So we can all but rule out Toure' Murry, Chris Smith and newly signed Chris Douglas-Roberts for the final roster. The Knicks have a need at center behind Tyson Chandler, with no true 5 behind him as Jeremy Tyler rehabs from foot surgery. A lack of depth behind Chandler last season led to his ultimate demise come playoff time.
Of the three big-man options, Aldrich may make the most sense. At 6'11", he provides true-center size, unlike Powell (6'9") and Diogu (6'8"). He's a former lottery pick, and at 24, would serve as the youth the team needs behind Chandler and Martin.
While Iman Shumpert may be the Knicks' brightest young piece, he's fought his fair share of battles with injuries over his brief NBA career. He's missed time in each of his two NBA seasons, and his 2013-14 campaign isn't off to the smooth start New York was hoping for.
Though likely for precautionary reasons, the 23-year-old was forced to miss most of the first week with, as the team called it, "shoulder soreness." He tweaked it while going up for a jump shot during a three-on-three drill. No MRI or x-ray was needed.
“I think rest right now would be good,” Shumpert said on Oct. 3, according to the New York Daily News. “They just don’t want to push me. If it’s sore today, just chill out, there’s no rush right now. We just need you healthy for the first game. That’s all.”
This projects to be Shumpert's first full 82-game season, with the lockout and a torn ACL interfering with his first two pro years. This new shoulder ailment seems to be minor, but it'll be worth keeping an eye on. Shump shot over 40 percent on threes last year, which bettered all of his marks from long range—pro or college.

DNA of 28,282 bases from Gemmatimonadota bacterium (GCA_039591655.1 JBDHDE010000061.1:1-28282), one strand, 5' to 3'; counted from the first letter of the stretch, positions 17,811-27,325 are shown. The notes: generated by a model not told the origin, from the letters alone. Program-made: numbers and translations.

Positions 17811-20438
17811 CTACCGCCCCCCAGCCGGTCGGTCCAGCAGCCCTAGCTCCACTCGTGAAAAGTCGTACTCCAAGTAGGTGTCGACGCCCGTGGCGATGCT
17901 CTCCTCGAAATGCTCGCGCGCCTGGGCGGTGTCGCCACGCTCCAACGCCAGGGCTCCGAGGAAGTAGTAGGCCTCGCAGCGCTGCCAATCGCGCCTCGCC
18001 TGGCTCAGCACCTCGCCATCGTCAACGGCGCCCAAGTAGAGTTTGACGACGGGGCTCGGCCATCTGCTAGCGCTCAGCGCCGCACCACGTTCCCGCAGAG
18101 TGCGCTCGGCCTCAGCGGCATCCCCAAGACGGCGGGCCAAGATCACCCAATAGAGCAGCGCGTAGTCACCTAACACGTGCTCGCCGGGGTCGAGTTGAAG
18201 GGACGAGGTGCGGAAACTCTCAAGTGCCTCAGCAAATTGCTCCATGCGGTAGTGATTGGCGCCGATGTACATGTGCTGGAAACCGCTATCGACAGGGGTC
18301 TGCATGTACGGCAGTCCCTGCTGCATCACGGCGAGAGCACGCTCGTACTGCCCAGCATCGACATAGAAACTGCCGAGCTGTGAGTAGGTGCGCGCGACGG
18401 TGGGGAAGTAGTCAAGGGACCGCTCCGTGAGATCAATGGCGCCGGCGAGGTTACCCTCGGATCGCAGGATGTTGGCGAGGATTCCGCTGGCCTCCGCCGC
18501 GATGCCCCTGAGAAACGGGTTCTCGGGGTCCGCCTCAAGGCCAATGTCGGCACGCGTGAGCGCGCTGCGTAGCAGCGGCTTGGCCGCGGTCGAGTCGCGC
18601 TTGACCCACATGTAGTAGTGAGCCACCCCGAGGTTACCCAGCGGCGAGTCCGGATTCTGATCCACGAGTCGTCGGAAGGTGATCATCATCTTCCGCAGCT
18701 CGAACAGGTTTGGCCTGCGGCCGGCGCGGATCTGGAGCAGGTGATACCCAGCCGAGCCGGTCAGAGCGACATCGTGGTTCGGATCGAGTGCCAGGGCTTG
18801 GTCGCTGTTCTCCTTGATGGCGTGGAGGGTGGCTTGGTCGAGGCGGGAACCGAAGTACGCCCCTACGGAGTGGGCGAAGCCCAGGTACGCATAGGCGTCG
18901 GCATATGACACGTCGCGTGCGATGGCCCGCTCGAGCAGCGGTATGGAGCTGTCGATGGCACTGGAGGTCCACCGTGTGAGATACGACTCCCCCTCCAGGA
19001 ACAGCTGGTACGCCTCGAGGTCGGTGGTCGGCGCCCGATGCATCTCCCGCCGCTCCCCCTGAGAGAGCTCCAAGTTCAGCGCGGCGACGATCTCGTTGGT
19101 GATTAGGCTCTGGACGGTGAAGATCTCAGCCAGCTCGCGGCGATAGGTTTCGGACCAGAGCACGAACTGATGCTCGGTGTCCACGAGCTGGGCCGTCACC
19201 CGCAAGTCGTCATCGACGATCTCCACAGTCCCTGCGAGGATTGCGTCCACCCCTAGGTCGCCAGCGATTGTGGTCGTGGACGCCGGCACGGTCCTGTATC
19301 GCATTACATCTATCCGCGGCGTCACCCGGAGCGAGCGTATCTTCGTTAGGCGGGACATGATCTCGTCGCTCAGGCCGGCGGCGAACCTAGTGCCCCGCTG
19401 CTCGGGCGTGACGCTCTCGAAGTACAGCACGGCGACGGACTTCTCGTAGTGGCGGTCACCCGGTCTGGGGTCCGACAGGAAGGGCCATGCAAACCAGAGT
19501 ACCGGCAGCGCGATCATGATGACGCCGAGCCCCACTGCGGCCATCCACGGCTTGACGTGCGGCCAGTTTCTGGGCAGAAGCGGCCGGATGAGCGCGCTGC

The jumper has become a key cog in Shumpert's offensive game, so any limitations there would be especially discouraging.
Despite Amar'e Stoudemire's injury woes in recent years, the six-time all-star had never hesitated to iterate that he would somehow persevere, and regain dominant form once again. This was the case following S.T.A.T.'s back injury suffered in the 2011 playoffs, again after tweaking the back the next season and again last season following both knee surgeries.
He may not have had much physically, but Stoudemire always believed. He believed in himself, and perhaps unreasonably, his body. After all, it was just over two years ago that he was an MVP candidate, scoring, at one point in 2010-11, 26.4 points per game.
But, after yet another knee surgery last July, the Stoudemire that spoke was unlike any we'd seen to date. This man was brittle, broken down and defeated.
"The whole goal is to get strong and recover," Stoudemire said on media day, with much more narrow goals in mind this year. It appears that the last link between this Amar'e and the one that existed before his body's destruction—his own confidence—had finally been severed.